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What: Triangle Petroleum Corporation (NYSEMKT:TPLM) took its investors on a roller-coaster ride in August. The stock surged, stalled, and then surged again ending the month up 17%. That's despite a report that the company ended the proposed sale of its midstream business. Instead, driving the surge was the oil price, which rebounded sharply at the end of the month.

So what: First, the bad news. In early August Bloomberg reported that Triangle Petroleum and its partner had ended the sale process for Caliber Midstream Partners due to low offers. Triangle, which owns 50% of Caliber's general partner and 28% of its limited partner, was said to be seeking a $1 billion valuation for Caliber. Buyers, however, weren't willing to go that high due to worries that Triangle wouldn't be able to produce enough oil, gas, and water in the future to warrant that valuation given that it is Caliber's main customer. 

That concern is due to the fact that low oil prices have made it harder for producers in the Bakken shale, where Triangle and Caliber operate, to grow. Having said that, Triangle's costs are coming down sharply, which when combined with its solid financial position should enable it to continue growing production even in a weak oil price environment.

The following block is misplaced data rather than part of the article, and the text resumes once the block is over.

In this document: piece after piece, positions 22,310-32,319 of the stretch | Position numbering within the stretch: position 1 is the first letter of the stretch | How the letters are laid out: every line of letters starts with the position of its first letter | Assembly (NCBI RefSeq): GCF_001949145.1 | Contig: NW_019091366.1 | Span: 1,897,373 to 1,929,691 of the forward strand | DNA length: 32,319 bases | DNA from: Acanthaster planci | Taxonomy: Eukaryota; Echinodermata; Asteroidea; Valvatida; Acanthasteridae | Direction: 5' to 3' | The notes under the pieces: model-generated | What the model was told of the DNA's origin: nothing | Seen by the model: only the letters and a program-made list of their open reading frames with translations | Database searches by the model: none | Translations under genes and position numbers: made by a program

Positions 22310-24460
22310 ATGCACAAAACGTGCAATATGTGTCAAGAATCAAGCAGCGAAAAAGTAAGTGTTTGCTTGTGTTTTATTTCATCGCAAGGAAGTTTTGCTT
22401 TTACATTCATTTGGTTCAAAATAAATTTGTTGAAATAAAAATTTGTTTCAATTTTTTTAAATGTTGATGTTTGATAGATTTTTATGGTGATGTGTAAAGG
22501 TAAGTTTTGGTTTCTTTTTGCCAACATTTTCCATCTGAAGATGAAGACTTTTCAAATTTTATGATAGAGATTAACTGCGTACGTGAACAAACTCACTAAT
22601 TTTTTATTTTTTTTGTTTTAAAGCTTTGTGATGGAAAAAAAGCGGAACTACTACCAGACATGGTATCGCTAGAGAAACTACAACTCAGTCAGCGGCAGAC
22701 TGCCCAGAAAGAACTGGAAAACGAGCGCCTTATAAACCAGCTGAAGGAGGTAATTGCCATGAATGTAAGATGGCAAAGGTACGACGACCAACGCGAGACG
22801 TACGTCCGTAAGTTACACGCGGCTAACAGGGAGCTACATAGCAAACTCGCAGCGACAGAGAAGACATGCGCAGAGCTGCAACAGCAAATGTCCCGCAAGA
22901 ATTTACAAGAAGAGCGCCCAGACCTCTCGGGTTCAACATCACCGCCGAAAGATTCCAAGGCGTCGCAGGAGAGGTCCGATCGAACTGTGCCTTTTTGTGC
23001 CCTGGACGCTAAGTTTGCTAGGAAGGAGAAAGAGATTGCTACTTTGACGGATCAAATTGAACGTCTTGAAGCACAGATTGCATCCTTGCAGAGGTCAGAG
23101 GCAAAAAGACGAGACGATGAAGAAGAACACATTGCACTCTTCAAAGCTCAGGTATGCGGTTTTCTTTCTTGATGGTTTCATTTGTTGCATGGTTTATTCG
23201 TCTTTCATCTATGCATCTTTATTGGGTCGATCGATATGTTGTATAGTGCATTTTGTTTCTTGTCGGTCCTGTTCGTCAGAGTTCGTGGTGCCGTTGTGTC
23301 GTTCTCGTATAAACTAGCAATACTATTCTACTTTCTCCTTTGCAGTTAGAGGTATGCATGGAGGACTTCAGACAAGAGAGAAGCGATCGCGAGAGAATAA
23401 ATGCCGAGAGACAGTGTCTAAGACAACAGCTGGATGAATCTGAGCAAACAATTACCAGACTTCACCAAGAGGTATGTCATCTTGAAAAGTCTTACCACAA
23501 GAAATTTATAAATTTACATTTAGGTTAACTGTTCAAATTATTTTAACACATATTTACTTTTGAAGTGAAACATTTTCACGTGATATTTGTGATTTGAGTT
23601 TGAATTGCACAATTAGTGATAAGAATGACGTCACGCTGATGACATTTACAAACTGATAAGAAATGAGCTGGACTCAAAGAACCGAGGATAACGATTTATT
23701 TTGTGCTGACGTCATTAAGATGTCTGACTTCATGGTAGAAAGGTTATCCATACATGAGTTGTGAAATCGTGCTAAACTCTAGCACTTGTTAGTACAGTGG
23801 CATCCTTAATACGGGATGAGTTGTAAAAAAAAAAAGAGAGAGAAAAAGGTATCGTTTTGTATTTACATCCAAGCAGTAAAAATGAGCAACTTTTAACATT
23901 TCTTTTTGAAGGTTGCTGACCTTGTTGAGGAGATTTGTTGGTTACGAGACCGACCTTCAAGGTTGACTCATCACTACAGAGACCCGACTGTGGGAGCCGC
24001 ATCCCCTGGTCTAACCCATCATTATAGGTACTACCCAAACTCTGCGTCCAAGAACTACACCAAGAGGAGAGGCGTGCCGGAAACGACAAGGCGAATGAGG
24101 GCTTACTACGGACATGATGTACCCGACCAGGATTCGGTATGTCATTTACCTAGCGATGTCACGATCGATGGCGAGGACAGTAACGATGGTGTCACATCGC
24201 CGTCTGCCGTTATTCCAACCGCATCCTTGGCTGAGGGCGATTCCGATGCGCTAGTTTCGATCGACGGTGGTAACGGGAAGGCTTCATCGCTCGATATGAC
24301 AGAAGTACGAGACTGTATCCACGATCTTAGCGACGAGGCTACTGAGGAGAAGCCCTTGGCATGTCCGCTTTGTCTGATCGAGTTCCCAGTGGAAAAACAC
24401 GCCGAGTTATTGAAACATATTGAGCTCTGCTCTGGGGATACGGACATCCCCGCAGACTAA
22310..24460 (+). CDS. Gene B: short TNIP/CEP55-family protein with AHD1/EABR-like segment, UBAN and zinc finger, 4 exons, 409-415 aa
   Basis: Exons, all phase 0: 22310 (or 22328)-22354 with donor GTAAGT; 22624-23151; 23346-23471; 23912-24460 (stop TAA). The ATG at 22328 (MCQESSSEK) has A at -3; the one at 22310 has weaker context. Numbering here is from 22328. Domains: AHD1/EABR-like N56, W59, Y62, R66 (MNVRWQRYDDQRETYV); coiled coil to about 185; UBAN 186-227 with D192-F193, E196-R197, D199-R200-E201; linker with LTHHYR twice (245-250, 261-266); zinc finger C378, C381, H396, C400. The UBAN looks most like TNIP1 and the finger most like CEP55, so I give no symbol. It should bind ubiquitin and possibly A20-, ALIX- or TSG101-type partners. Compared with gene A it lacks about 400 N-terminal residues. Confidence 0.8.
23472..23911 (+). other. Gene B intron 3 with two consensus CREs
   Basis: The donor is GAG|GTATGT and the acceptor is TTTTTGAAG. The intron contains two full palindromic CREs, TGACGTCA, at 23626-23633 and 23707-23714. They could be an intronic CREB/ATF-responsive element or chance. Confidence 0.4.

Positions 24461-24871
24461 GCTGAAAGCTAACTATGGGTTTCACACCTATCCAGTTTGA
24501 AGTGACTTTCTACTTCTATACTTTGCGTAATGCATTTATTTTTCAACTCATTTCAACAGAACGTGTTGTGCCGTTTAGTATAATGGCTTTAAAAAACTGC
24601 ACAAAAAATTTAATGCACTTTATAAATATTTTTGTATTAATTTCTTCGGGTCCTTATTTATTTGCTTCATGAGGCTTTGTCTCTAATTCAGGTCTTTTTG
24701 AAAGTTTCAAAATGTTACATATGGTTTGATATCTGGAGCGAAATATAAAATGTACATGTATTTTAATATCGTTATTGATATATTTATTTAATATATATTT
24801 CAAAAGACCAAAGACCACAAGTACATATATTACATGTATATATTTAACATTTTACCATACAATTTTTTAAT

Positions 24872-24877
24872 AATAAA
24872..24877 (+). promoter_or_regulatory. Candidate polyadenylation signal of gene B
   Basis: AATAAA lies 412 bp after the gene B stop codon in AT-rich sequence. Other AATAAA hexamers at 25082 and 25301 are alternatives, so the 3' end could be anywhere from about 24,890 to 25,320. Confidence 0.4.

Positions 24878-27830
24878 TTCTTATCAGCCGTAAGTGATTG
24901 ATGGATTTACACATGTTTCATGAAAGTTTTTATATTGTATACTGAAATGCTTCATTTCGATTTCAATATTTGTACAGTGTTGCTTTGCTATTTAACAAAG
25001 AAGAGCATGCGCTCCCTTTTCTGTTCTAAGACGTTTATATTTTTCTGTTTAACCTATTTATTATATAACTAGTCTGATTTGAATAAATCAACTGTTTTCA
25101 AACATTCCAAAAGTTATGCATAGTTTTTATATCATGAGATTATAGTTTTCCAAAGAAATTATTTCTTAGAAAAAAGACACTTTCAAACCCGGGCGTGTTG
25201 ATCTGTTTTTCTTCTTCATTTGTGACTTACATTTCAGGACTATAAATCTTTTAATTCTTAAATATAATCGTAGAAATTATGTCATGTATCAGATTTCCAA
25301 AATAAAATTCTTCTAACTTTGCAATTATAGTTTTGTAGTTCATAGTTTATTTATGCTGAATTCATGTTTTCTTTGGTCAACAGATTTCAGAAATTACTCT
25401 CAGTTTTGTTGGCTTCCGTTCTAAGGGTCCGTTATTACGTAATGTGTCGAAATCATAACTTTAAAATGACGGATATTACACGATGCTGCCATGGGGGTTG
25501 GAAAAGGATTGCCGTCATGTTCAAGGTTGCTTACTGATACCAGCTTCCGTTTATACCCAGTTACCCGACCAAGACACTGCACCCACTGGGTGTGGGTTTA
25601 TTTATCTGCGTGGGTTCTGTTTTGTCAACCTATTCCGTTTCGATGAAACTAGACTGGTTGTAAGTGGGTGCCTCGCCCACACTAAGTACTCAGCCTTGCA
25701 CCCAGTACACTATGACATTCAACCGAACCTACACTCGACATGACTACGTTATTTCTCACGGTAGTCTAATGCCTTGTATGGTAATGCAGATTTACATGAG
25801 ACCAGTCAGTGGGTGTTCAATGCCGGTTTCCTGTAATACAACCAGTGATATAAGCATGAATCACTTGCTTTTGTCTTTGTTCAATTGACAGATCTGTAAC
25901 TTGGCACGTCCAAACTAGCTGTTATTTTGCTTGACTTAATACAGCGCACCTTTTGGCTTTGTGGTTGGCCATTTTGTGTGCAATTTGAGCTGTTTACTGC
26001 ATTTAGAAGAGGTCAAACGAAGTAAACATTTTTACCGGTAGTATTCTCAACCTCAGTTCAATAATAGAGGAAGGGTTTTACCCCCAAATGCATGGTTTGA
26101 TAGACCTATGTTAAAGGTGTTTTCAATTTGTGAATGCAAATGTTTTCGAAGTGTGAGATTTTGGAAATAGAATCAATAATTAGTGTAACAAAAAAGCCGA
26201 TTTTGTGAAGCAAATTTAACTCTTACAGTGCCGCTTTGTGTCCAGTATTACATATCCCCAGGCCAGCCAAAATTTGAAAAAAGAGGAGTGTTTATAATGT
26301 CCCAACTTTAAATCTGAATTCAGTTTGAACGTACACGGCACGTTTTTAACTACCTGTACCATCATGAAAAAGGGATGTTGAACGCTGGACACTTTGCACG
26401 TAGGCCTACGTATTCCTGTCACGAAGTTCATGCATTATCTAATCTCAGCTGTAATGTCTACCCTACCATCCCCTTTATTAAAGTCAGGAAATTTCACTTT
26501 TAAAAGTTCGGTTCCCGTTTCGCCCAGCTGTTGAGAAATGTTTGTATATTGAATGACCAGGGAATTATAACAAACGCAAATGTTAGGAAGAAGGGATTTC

Speaking of the oil price, that actually was the main catalyst behind the company's stock price surge at the end of the month. Oil skyrocketed off of its bottom in late August, which reversed Triangle's 17.5% slide and instead fueled a 17.1% gain.

TPLM Chart

TPLM data by YCharts

Now what: The price of oil will continue to be one of the biggest drivers of Triangle Petroleum's stock price because the commodity is a big key to its cash flow and therefore its ability to grow. With oil prices seemingly hitting bottom and rebounding again, there's renewed hope that the downturn might be over and better days could lie ahead.

Matt DiLallo has no position in any stocks mentioned. The Motley Fool has no position in any of the stocks mentioned. Try any of our Foolish newsletter services free for 30 days. We Fools may not all hold the same opinions, but we all believe that considering a diverse range of insights makes us better investors. The Motley Fool has a disclosure policy.